Ready to put some more permanent felt on the jaws of the Lowery

And did it work? Yes it did. Not too much later I had two neatly felt-covered clamp jaws, and a quick trial run showed it to clamp a hoop beautifully; as protected as with the loose felt, but possibly even a little firmer and more secure than before because this felt can’t slip. Victory!

Felt attached to the top jaw Felt attached to the movable bottom jaw The felted clamp in action

Recycling a memory

After my mother died, a little over three years ago, I had to clear out the rented flat she had lived in since 1973 (with solid help from my aunt who lives in the same tower block), and decide what I was going to take back with me to England, and what would be sold or given to charity. Among the things I took were several duvet covers (Dutch duvet covers have tucking-in strips at the bottom, which I sorely miss on the ones I can buy here), one of which was a particular favourite of mine. The seam at the top was frayed but otherwise it was fine, so I mended it – by hand, as sewing machines and I don’t really get on – and we’ve used it ever since (not continually, I hasten to say).

A mended duvet cover

But last week I had to admit defeat. It’s not just seams coming apart, it’s the actual fabric that is perishing.

A duvet cover beyond repair

Is it stupid to cry over a duvet cover? Perhaps not if it’s the memories more than the cover itself. Even so, it’s no use crying over spilt duvet covers, as they say, and so I had to decide what to do with it. Consign it to the rag bag? Turn it into dusters? Or… recycle it as protective flaps for my slate frame instead of the tissue paper I was given when framing up?

A slate frame covered in tissue paper

The more I thought of it, the more it seemed like a spiffing idea. Bearing in mind the size of the actual design I’d be working on (rather than the size of the twill fabric mounted on the frame) I sketched a few ideas, took some measurements, and decided to go with two 35cm square flaps, and two 40cm square ones; with a double-folded seam (0.5cm, then 1cm) that meant I’d need two 38cm squares and two 43cm ones. Even staying well away from the perishing edges (shame I couldn’t re-use the seams) there should be plenty of fabric in a double duvet cover!

A sketch and the necessary measurements

Now I was all set to do this by hand (did I mention my less-than-cordial relationship with sewing machines?) – and then my mother-in-law came to stay. Although nowadays she prefers to sew by hand, she is a whiz with the sewing machine (many, many quilts bear witness to this) and so I enlisted her help. My husband got the old Singer down and installed it on the kitchen table, I cut the squares, my mother-in-law finger-pressed the first narrow seam, I ironed the full seams, she sewed them, I read bits of the sewing machine manual and re-wound bobbins and ironed the final squares. Teamwork!

Finger-pressed turn-under Pinning the hems Mother-in-law subdues the sewing machine Ready to iron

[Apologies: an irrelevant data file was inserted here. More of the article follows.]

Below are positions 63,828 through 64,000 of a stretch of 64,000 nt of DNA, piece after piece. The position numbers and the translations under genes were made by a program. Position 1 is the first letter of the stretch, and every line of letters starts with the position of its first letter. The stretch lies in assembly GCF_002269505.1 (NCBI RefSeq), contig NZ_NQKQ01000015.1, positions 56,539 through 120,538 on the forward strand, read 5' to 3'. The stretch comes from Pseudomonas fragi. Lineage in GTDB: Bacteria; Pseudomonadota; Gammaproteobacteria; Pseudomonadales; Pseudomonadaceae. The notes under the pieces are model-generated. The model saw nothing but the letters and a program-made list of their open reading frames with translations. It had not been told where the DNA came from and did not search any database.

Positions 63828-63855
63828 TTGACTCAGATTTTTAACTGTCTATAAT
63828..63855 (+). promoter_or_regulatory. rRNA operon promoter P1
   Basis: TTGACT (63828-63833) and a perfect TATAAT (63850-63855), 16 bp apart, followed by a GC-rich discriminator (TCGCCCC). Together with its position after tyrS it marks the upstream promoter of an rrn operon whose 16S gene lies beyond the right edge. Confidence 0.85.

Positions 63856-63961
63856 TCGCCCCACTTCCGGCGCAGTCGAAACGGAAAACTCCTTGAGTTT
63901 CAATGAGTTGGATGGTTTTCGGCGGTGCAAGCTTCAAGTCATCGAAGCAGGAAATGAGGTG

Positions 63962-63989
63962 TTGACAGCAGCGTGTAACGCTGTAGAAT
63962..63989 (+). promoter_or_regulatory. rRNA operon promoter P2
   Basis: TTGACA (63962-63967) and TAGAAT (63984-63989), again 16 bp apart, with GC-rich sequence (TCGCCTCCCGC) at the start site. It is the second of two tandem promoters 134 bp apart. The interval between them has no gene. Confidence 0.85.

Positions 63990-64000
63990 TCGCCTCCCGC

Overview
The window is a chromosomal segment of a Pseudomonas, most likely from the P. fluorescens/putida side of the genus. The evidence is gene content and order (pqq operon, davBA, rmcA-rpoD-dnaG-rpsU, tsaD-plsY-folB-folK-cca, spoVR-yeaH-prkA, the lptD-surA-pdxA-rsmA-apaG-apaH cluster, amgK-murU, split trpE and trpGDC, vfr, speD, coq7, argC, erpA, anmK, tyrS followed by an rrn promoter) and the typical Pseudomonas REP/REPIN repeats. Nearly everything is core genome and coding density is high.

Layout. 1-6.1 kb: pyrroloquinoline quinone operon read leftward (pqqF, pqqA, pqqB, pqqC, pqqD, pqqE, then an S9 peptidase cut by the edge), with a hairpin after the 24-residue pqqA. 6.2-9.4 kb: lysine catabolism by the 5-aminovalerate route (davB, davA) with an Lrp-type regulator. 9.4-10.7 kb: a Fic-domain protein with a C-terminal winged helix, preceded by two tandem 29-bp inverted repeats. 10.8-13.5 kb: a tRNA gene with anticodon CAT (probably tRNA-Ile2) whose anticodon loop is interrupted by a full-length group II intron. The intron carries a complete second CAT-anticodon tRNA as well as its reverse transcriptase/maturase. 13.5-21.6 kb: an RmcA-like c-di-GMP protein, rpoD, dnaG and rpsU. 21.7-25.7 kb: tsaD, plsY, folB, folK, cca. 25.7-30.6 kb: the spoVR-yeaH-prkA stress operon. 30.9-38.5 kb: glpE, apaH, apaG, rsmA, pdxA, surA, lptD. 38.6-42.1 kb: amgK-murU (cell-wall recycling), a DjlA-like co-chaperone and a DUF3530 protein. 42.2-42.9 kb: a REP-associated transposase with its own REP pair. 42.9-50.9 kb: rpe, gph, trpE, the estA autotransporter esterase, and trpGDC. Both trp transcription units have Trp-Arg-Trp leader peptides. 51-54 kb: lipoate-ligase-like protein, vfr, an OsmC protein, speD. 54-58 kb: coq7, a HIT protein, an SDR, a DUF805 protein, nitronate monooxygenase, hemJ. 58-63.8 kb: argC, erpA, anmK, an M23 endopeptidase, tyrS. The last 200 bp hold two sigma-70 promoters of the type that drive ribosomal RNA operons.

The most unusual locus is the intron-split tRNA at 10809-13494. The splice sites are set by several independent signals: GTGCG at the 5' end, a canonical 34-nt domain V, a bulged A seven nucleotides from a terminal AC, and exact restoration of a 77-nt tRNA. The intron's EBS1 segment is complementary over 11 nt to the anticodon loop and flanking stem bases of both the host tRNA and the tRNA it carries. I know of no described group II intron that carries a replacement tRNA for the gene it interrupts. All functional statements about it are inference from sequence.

Behold, the finished squares. As it happened, the thread on the bobbin ran out halfway through and a little part of one hem was left unsewn, so there is a little bit of hand sewing in them after all smiley.

Square 1 Square 2 Square 3 Square 4 A bit of hand stitching

Here they in situ, attached to the webbing with safety pins, ready to do their protective job. At my next class I’ll ask how to attach the top and bottom flaps when the fabric is rolled up on the bars.

The side flaps folded over the twill All four flaps folded over the twill The flaps folded back to show the stitching area And the view that will distract me

And so bits of old duvet cover will aid me in my stitching while reminding me of both my mother and my mother-in-law – a great outcome, don’t you think?

My 10% trestles

Right, so I’ve got the slate frame, and all framed up too – now where do I put it? Thinking about it, that question could go in two different directions, so first I’ll briefly touch upon the one I didn’t intend.

Although that was not what I was driving at, the question could mean “where do I store it?”, and although the easy answer to that is “in my craft room”, that won’t really do. Do I just keep it in the big sturdy plastic wrapper I was given in my starter kit? And if so, how do I transport it? So the slightly more complicated answer turned out to be “in a bag”. Or more accurately, “in a very very big bag”. This one was made for me by Adele at Little Thimble Co based on measurements and requirements I gave her. In hindsight, an inch less all around would have sufficed, but at least the frame isn’t cramped in there!

The quilted bag for my slate frame The quilted bag for my slate frame

What I actually meant when I asked the question was “where do I put it when I’m using it?” As soon as I saw the slate frame in its full glory I realised there wasn’t a hope of using it with any of the stands I have, whether of the floor, seat or lap variety. It would have to be trestles. And after a brief play with the ones we use for our annual trade fair I decided to splash out, not on the £500+ RSN ones, but a more modestly priced pair of Ikea ones which set me back almost exactly a tenth of that. If I was going to do a lot of ecclesiastical embroidery I’d have called them my tithe trestles, but as Baptists don’t go in much for vestments and altar cloths I’ll have to stick with the more secular-sounding 10% trestles.